Play it again and again
by Amy Alkon
Dear Amy: Six months after meeting this amazing woman -- I'll call her Ms. Perfect -- I asked her to marry me. A year later, she broke off the engagement, saying, "I shouldn't be wearing your engagement ring and noticing other men." That was two years ago. Since then, I've dated three women. None came close to the high bar set by Ms. Perfect. Do I lower my standards or live the rest of my life alone? -- Don't Want To Hurt Someone Else As I Was Hurt
Dear Hurt: Endlessly replaying the memories of how perfect your ex was is a great idea -- if you're looking to grow old looking at the cobwebs on your windows and your mind.
Like most of us, you probably have the adorable idea of memory as some faithful servant, dutifully reporting what actually happened -- rather than as the sneaky, ego-serving distorter it is. If memory were faithful to reality -- like a videotape -- we could just pull out, oh, "The night of January 12, 2015, with Ms. Perfect" and we'd have an accurate replay of the evening's events, with maybe a few fuzzy bits where somebody spilled a little sangria on the tape.
However, fascinating research on learning and memory by cognitive psychologist Robert Bjork finds that "using one's memory shapes one's memory." Bjork explains that the more you "retrieve" something from your mind -- that is, bring up the memory to replay -- the bigger and stronger it grows in your memory. In other words, retrieval is the neon-pink highlighting marker of your mind.
So, you retrieve and retrieve -- and remember -- your ex's heart-shaped fried eggs and that sweet thing she said while unloading the dishwasher and not being exiled to the couch or her circus-style knife throwing. Not surprisingly, no real woman can compare. And sure, maybe these women you dated weren't right for you. But the question -- with any woman -- is whether she meets enough of your standards. You can't have it all -- but do you have enough of it all?
You figure that out by coming up with a shortlist of minimums -- standards for the stuff you absolutely can't live without in a partner, in looks, demeanor (especially kindness), intelligence, rationality, and anything else that matters to you. Once you find someone who meets your minimums, remind yourself of the distorto job done on memory by the viewing preferences of your ego and emotions. This should help keep you from damaging your future with this new woman: "Oh...table for three?" she says. "Is somebody joining us?" You: "Just the eternal spectre of my ex." (Uh, not the sort of threesome anyone is looking for.)
Dear Amy: I'm a 26-year-old guy. In four years, I've taken three dozen women on one or two dates each. Without fail, I get rejected. I've tried changing things up -- shameless flirting instead of casual small talk, etc. -- but the result is always the same. I'm not some loser. I have a cool job and an active social life. But I'm the common denominator in things not working out. What am I doing wrong that I can't even swing a third date? -- Bummed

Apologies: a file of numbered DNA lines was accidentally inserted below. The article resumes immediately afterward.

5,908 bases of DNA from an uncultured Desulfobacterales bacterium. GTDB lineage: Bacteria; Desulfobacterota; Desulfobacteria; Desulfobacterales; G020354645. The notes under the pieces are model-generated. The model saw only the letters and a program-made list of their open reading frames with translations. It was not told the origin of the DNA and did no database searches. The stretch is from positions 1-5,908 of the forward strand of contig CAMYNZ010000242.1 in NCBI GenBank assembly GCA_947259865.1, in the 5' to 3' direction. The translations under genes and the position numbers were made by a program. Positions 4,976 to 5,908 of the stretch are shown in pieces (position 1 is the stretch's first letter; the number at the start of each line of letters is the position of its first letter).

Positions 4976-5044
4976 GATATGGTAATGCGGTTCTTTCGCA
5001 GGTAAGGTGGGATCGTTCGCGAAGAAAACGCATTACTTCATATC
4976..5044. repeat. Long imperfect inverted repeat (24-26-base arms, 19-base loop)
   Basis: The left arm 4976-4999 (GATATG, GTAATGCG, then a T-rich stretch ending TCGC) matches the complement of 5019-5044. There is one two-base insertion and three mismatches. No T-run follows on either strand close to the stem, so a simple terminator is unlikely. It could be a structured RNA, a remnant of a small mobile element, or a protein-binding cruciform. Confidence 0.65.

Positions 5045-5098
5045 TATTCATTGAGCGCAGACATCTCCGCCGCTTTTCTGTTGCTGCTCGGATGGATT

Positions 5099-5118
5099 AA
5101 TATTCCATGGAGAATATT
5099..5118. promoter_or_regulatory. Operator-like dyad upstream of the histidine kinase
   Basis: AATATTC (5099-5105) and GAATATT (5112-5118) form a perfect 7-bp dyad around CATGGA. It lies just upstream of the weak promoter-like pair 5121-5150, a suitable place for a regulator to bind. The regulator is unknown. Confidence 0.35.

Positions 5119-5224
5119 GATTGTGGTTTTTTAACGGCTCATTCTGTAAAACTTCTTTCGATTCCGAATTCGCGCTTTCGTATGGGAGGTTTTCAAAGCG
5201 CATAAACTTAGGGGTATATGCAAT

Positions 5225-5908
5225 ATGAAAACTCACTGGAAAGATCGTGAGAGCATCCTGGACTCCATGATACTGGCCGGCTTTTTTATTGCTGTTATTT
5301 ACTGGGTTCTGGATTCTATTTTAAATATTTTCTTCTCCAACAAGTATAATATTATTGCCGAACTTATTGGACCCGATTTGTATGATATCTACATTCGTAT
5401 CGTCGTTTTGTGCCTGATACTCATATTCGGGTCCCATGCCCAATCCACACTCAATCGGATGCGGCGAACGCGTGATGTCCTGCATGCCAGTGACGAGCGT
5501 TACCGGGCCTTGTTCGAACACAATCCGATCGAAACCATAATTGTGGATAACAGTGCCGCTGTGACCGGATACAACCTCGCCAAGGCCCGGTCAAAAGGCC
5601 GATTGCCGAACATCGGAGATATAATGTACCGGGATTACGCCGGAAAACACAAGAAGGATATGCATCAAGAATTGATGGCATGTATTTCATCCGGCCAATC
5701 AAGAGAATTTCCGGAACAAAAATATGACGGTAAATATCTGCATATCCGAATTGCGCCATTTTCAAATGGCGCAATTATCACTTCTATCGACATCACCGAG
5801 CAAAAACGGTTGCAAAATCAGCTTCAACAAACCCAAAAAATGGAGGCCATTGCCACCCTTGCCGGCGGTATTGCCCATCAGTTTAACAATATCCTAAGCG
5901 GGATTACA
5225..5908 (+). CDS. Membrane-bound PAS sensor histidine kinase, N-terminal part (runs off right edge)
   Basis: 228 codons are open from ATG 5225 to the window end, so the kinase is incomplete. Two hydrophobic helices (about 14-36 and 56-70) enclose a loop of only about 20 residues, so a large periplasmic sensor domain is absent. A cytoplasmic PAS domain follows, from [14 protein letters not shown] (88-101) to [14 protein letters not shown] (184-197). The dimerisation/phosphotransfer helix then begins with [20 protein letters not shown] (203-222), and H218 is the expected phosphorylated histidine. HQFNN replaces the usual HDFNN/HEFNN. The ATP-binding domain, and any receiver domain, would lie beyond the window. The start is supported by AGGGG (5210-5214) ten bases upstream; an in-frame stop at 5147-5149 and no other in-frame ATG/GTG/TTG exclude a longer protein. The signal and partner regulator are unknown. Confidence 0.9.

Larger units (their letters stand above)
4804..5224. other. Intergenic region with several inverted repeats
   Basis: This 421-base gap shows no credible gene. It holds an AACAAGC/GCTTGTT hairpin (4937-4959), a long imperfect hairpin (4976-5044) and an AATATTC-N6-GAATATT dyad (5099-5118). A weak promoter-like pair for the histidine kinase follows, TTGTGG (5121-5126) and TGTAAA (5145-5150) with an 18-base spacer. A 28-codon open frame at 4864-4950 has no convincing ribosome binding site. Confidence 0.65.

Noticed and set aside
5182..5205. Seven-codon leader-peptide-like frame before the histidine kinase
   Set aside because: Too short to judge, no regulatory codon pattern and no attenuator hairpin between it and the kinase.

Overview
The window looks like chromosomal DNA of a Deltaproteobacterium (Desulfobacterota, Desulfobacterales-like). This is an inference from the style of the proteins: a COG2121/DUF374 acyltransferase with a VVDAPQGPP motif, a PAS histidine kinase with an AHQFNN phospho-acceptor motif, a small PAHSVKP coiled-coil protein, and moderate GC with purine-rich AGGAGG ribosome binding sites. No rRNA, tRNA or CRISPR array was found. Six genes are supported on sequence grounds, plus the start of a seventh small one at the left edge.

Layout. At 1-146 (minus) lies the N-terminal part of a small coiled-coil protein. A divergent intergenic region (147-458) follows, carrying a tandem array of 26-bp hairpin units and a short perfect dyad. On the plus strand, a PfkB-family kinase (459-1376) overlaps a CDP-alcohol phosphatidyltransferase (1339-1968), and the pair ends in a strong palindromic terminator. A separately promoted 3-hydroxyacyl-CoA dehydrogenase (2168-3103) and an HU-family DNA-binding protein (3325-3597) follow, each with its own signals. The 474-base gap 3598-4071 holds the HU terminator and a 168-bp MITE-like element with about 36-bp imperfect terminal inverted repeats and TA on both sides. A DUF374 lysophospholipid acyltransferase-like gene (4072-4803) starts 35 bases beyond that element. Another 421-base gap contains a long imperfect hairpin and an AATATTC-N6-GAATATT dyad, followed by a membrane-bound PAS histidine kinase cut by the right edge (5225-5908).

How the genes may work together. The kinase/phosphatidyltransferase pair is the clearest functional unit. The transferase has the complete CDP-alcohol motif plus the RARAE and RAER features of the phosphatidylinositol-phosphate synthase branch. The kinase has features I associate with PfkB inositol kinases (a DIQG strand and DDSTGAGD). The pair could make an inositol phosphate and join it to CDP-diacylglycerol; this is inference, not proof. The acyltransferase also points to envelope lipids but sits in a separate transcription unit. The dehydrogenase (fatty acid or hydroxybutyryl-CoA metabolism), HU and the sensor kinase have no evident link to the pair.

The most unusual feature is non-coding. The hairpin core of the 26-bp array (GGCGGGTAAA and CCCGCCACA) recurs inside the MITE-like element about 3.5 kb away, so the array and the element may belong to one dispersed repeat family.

Dear Bummed: Consider the fine-French-restaurant approach. Before the first course is served, the chef will sometimes send you out a tiny, delectable palate teaser, called an "amuse-bouche" (mouth amuser) -- as opposed to sending out two burly waiters to hold you down and force-feed you a vat of stew. (What's French for "fatten you up for the kill"?)
In other words, chances are, your problem is one of presentation -- and yours is probably dragging you across the loserhood equator from nice to needy. Granted, you won't be every woman's cauldron of bouillabaisse, and maybe some of your prospects were out of your league. But 36 different women? That's three egg cartons of ladies all saying nuh-uh to a second or third date with you. And if there's one thing that women have in common, it's the ability to sniff out Eau Pleeeeeease, Pick Meeee! on a guy.
Consider "the scarcity principle," which, as social psychologist Robert Cialdini explains, describes how we tend to long for what's out of reach. Try a little test: Make an effort to make much less effort. Ask women about themselves instead of trying to hard-sell them on you (either by singing your own praises or complimenting them senseless). As I often advise, keep your dates cheap, short, and local. Especially short. (Leave them wanting more instead of less.) And sure, text a woman -- once, the afternoon after, not 26 times in the 20 seconds after you drop her off. If you and a woman get into a long-distance thing, it shouldn't be because you'll go to jail if you violate the 100-yard rule mandated by the judge.